The Great Streetcar Conspiracy

If you oppose a streetcar or light-rail line, you will inevitably encounter the myth of the Great General Motors Streetcar Conspiracy. This story has been debunked numerous times, but it simply won’t die, as indicated by the lengthy Wikipedia article on the subject.

According to the myth, General Motors bought streetcar companies in order to dismantle them so that people would be forced to buy General Motors cars and drive instead. The truth is that General Motors merely was selling buses to companies that were transitioning from streetcars to buses.

Between 1888 and 1920, streetcar companies built lines in more than 800 American cities. These lines wore out and needed to be replaced after about 30 years. By that time, buses were available that cost less to operate and maintain than streetcars and could go anywhere there was a street, not just places where there were rails. Since buses shared the cost of infrastructure with cars and trucks, where streetcar owners had to pay 100 percent of the cost of the infrastructure they needed, most transit companies converted to buses as the streetcar lines deteriorated.

General Motors saw this as an opportunity and, in 1937, it along with Firestone Tire and Chevron and Phillips oil companies bought National City Lines, a company that owned about 60 streetcar lines in cities across the country. When the local streetcar companies converted to buses, National City made sure they buy buses from General Motors, tires from Firestone, and fuel from Chevron or Phillips, depending on which part of the country they were in.

Later, GM allowed Mack Truck to invest in National City so it could sell its buses, mainly to avoid claims that GM was trying to create a monopoly on buses. It didn’t work: In 1949, the Justice Department successfully persuaded the courts that GM and the other companies’ ownership of National City violated anti-monopoly laws, and they sold their interest in National City.

During the dozen years that GM and the other companies controlled National City, hundreds of streetcar companies across the country replaced streetcars with buses, but only about two dozen of them were owned by National City. Many companies owned by National City still operated streetcars when GM divested itself of the company in 1949, showing that GM was not pressuring National City to abandon streetcar lines any faster than it would have done anyway.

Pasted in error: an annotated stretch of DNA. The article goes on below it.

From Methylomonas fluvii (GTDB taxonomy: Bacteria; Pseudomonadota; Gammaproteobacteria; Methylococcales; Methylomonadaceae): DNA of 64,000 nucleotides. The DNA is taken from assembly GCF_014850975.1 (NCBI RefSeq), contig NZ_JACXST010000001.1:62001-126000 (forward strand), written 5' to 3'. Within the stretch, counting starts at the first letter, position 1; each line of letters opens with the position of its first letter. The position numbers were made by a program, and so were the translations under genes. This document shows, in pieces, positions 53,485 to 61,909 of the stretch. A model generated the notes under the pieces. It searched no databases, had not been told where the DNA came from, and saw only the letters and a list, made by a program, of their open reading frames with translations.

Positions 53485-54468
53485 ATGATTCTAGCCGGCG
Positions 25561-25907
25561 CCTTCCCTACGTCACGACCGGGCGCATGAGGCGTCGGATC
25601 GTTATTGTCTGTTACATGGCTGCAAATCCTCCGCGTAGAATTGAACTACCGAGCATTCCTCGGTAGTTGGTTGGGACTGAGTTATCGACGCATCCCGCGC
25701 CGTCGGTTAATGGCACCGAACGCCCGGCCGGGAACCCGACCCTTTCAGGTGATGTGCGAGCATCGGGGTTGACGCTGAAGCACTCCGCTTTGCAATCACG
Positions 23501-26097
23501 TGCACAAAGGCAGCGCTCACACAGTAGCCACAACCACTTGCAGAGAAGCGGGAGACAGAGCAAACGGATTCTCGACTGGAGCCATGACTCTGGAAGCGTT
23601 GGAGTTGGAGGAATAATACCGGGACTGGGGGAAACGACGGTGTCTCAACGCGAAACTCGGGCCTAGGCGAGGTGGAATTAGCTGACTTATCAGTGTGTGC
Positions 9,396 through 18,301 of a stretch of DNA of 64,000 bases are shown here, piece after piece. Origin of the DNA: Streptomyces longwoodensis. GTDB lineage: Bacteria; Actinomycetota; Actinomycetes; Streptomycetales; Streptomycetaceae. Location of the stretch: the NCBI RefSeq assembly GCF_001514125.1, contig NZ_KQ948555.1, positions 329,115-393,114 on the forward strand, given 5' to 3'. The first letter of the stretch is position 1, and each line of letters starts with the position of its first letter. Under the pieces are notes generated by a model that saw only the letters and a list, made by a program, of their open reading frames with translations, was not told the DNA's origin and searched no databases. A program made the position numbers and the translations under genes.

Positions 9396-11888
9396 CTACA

Adherents of the conspiracy theory often give the example of the Los Angeles’ Pacific Electric system, which was featured in the movie, Who Framed Roger Rabbit, which used the conspiracy story as a part of its plot. In fact, National City never owned any interest in Pacific Electric. It did own an interest in a streetcar company called Los Angeles Transit, but LA Transit was one of the companies that did not convert its streetcars to buses while GM controlled National City. In fact, LA Transit made its final conversion to buses only after it was taken over by the government.

Of the more than 800 cities that had streetcars in the early 1900s, only six still had them in 1966. Of the 800 or so that converted to buses, only about 24 were owned by National City when GM and its “co-conspirators” controlled that company. Transit companies and transit agencies converted streetcars to buses because buses cost less to operate, less to maintain, and less to replace than streetcars yet could go on any street and not just on streets that happened to have rails.

If there is a streetcar conspiracy, it is between railcar manufacturers, engineering firms, rail contractors, and transit agencies seeking to get as many millions of tax dollars as they can to build one of the most inefficient forms of urban travel.